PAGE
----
The driverless car is a leading example of a current, high-profile technological development, with vehicles such as Google’s Waymo, BMW’s Vision iNext and Tesla’s models frequently featuring in headlines. Although these vehicles are still very much at the development stage, analysts are predicting strong growth in this sector over the next five years, with widespread availability of 5G networks being seen as a fundamental pre-requisite to this growth.
Reliable and safe operation requires that the autonomous vehicle must continuously interact with its environment, communicating with other vehicles, roadside infrastructure, pedestrians, and other entities, such as remote data centres. This interaction will draw heavily on 5G’s capabilities: URLCC enables the vehicle to respond and react in real-time; eMBB supports the transfer of large amounts of data – as much as 2 million Gbps - as the vehicle senses and communicates with its environment; and mMTC enables an extensive network of roadside sensors. The subset of cellular technologies required to support autonomous vehicles has been termed vehicle to everything (V2X) and 3GPP has been building progressive cellular support for V2X into its releases (Figure 3).
Figure 3: Evolution of 3GPP V2X standards (Source: 5GAA, Timeline for deployment of c-V2X – Update)
Remote robotic surgery
Another application capitalising on early 5G deployments is remote robotic surgery. Haptic, as well as visual, feedback is critical in surgery and the surgeon must react to both types of stimuli in under 10 mSecs – a response time which has previously presented a barrier to remote surgery. Because of this, robotic surgical devices have until now had to be directly controlled by a surgeon within the same physical environment as the patient.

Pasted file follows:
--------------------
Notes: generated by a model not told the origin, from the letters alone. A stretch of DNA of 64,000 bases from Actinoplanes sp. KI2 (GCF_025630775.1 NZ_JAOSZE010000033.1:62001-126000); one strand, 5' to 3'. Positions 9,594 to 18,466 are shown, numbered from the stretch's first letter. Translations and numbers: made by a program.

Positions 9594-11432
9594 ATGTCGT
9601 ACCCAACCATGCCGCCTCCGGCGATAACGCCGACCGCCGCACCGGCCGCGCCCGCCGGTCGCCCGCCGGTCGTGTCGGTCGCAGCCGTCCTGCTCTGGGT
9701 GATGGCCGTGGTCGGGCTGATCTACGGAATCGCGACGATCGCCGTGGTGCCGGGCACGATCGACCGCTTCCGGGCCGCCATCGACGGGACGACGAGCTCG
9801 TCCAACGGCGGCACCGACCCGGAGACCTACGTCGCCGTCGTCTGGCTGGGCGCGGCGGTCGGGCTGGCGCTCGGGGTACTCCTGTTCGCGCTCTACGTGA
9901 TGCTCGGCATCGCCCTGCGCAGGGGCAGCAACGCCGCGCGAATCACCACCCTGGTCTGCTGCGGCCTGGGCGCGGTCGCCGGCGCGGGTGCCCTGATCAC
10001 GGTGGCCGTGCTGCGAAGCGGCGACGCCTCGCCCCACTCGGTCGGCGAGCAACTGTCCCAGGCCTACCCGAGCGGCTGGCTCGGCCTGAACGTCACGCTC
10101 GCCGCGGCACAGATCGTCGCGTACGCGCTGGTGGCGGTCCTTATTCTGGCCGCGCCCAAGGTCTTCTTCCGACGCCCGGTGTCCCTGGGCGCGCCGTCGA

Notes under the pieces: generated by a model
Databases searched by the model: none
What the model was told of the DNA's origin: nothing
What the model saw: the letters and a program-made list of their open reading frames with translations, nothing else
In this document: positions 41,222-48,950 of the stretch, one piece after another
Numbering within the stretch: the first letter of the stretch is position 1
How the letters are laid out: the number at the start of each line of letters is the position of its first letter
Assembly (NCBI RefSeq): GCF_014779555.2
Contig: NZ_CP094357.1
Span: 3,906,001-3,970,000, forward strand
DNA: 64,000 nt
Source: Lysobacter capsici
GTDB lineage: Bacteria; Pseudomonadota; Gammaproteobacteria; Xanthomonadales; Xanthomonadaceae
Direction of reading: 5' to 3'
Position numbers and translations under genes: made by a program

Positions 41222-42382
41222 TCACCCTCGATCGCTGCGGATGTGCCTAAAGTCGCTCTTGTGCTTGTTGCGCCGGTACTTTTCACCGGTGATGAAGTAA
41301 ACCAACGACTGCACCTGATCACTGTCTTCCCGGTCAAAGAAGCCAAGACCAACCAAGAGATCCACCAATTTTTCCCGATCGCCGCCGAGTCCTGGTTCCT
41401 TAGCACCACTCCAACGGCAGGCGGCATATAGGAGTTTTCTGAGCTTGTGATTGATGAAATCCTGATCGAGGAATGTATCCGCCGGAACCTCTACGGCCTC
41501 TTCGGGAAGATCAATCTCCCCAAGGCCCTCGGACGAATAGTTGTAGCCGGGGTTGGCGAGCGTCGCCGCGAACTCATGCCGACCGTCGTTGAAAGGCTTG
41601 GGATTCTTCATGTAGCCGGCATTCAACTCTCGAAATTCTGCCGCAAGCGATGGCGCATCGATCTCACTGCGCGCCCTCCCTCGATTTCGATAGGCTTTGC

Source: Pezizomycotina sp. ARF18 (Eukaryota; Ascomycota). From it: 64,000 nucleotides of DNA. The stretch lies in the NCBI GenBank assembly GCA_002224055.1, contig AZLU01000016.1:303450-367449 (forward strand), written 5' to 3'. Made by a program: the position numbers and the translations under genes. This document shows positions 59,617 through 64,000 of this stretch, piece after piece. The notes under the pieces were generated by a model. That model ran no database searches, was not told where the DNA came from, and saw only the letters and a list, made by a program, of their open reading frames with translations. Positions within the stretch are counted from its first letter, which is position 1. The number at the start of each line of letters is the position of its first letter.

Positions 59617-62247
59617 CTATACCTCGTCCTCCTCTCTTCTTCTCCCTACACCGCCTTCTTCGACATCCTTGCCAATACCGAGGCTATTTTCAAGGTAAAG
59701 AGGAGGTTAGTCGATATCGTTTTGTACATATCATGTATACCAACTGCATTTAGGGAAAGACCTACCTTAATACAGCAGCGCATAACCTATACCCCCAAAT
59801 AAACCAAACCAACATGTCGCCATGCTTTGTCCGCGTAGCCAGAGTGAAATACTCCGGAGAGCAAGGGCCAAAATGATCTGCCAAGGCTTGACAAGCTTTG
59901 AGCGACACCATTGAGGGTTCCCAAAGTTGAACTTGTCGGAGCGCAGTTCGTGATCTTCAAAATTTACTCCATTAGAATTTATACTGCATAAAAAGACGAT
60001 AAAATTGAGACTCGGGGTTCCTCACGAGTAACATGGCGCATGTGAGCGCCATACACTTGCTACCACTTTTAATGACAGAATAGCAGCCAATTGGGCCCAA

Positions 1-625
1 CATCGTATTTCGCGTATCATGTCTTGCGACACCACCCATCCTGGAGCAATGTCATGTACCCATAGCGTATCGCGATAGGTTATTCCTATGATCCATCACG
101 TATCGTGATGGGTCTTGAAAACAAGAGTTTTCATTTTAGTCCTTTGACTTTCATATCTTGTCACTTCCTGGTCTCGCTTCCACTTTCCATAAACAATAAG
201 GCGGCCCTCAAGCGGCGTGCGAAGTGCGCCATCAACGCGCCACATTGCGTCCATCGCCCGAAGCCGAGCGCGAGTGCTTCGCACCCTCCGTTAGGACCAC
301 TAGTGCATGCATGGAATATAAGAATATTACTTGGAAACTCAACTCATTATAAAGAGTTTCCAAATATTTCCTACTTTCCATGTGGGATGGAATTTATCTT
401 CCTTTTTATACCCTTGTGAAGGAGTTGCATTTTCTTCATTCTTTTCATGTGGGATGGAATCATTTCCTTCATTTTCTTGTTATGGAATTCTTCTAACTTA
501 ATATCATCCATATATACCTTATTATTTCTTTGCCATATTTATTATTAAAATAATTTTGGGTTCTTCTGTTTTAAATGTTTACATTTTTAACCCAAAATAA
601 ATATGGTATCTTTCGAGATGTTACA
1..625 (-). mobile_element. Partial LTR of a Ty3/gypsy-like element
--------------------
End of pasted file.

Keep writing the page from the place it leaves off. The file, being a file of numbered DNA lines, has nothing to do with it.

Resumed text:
Now, however, a collaboration between telecommunications giant Ericsson and King’s College London (KCL) is working on the application of 5G
technology to remote telesurgery. Ericsson has developed specialised haptic gloves, enabling a surgeon to operate on a patient using a robotic device, with no loss of sense of touch. The eMBB capabilities of 5G are used to stream the haptic data from the advanced sensor arrays on the robotic device, along with video from the operating theatre. The URLCC capabilities of 5G are crucial in enabling the data to be streamed from the remote operating theatre to the surgeon within the required 10 mSec delay.
5G networks have already enabled real world operations using remote tele-surgery when, in March 2019, People’s Liberation Army General Hospital (PLAGH) chief physician Ling Zhipei performed brain surgery on a Parkinson’s disease patient in Beijing from the PLAGH Hainan Hospital 3,000km away.
The explosive growth of the IoT shows no signs of abating, with Gartner forecasting 20.8 billion connected “things” by 2020, and IHS Markit predicting
that this number will rise to 125 billion by 2030. IoT applications span most sectors, including the Industry 4.0 factory, smart cities, agricultural monitoring, pipeline monitoring, aircraft maintenance and many more, with the intelligent sensor or 'thing' as the common denominator. A significant proportion of these applications require LPWAN technologies which are characterised by enhanced indoor, outdoor and underground coverage and enable battery-powered devices, which transmit data only occasionally, to achieve battery lives of up to 10 years. Many operators have been developing LPWAN offerings based on either NB-IoT or LTE-M networks, both of which were defined in 3GPP Release 13, with the GSMA reporting 89 NB-IoT networks and 34 LTE-M launches as of October 2019. Recognising this investment, 3GPP has confirmed that both technologies meet the 5G specifcations and will underpin the mMTC capability as the 5G standard continues to evolve, guaranteeing a smooth migration path for existing solutions.
The 5G journey is just beginning
The roll-out of 5G is just over one year old but, even before the first network was deployed, expectations of 5G were exceptionally high, with analysts predicting that it will be the next driver of global economic growth, enabling significant future value creation across multiple sectors. 5G’s real value will be based upon enablement of emerging applications rather than on faster handsets, and this article has considered how 5G’s capabilities are enabling a sample of these current applications. We are clearly only at the beginning of a long road with 5G, but the pace of innovation can only be expected to accelerate as operators embrace the full opportunities offered by investing in fully functional 5G networks.